When she came back in, she was sobbing. The music stopped. Within a minute, the band knew what had happened. The band and several other men ran from the bar immediately. Everyone had noticed the new guy.

After about twenty minutes, the guys began to come back. They found the guy and held him down while someone else got the police. The bar is right next to the police main station and with a Tiger baseball game that evening, there were quite a few in the area. By the time they got him, the purse was gone and the guy insisted the musicians were wrong. The police asked him to empty his pockets in front of the woman who lost the purse and he had her keys and phone in his pocket. He was arrested.

The guy who came back was the one who held him down and had cut his finger in the process and told us what had happened. The other guys were helping the woman look for her purse and other things that had been scattered. Her purse and most of the things in the purse were recovered.

I was so surprised and pleased how fast the band and others came to her defense. The women in the bar comforted the woman. Since that time, I have been so much more careful with my purse.

Northern Lights Lounge on May 14, 2014

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Last Wednesday night I went to Northern Lights Lounge to see the Mike Jellick Trio. And Mike was in New York replaced by Zion Israel. I was a bit disappointed. So, I decided to make it a little adventure and ordered the “Lava Wings”. I had been disappointed at another restaurant with the hot wing recently and remembered seeing this one on the menu. The best part is that appetizers are half off the price on Wednesday night.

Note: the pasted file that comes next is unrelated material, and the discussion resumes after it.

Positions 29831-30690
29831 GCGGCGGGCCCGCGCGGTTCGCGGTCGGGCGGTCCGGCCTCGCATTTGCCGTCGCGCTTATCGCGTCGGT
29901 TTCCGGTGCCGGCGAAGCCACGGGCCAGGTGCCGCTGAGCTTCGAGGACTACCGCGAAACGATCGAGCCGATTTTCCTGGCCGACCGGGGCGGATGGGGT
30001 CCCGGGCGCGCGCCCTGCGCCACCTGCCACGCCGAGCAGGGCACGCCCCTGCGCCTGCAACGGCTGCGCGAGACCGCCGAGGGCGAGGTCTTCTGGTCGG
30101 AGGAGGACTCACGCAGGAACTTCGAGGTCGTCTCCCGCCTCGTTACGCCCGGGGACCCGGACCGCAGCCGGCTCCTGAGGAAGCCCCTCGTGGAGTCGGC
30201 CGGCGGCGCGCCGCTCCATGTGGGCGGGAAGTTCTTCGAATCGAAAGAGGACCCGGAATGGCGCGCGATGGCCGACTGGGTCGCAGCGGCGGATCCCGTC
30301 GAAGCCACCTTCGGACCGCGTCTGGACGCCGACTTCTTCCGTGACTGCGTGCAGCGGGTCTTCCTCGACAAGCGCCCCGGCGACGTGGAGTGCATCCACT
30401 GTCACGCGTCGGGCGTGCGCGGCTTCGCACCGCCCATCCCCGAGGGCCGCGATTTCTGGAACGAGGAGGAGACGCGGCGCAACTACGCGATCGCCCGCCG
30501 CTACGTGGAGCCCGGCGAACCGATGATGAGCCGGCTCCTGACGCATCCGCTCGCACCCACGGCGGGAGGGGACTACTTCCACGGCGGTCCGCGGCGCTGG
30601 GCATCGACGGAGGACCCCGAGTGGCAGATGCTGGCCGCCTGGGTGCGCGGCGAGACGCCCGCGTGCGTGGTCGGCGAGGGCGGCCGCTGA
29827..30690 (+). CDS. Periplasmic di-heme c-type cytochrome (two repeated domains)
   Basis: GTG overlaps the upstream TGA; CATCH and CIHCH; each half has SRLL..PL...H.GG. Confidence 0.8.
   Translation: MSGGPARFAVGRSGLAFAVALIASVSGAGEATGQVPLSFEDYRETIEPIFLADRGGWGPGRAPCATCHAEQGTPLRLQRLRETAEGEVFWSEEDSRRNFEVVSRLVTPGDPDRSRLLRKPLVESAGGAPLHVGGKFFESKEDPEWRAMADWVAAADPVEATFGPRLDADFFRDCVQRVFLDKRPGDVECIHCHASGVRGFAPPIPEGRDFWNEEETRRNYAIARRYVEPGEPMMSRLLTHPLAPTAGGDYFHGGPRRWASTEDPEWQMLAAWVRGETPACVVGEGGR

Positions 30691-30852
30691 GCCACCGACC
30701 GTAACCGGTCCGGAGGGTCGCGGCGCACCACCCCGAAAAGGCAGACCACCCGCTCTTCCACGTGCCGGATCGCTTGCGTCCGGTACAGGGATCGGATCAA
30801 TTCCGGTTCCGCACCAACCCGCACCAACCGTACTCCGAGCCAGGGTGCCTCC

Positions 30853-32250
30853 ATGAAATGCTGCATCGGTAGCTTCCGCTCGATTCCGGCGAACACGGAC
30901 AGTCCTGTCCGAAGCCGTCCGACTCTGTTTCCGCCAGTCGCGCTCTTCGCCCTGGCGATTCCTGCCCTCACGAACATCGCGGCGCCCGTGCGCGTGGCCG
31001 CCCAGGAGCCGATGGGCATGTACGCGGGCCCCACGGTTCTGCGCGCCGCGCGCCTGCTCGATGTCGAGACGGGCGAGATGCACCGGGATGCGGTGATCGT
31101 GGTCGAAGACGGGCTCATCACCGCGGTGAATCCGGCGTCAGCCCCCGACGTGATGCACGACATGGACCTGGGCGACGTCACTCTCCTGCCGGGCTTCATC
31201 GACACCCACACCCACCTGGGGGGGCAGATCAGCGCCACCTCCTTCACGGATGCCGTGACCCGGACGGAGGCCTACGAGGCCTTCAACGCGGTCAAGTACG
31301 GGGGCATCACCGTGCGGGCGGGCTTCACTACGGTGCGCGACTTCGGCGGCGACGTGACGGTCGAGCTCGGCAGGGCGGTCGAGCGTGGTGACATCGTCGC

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The wings were hot and tasty. The blue cheese dressing cuts the heat just enough. And the wings were good. They were done without being dried out. My mouth had a flood of heat cooled by the rich taste of chunky blue cheese dip.

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Left to right: Zion Israel, Miles Brown and Jesse Kramer.

About half way through the set, I got over my snit and was able to listen to the music. It was so different than what I had been expecting. I was so good in its own way though. I was fully won over by the last tune of “Caravan”.

Sunday Evening at the Cadieux Cafe

20140513-203615.jpgLeft to right: Dwight Adams, Damon Warmack, Gordon, Sasha Kashperko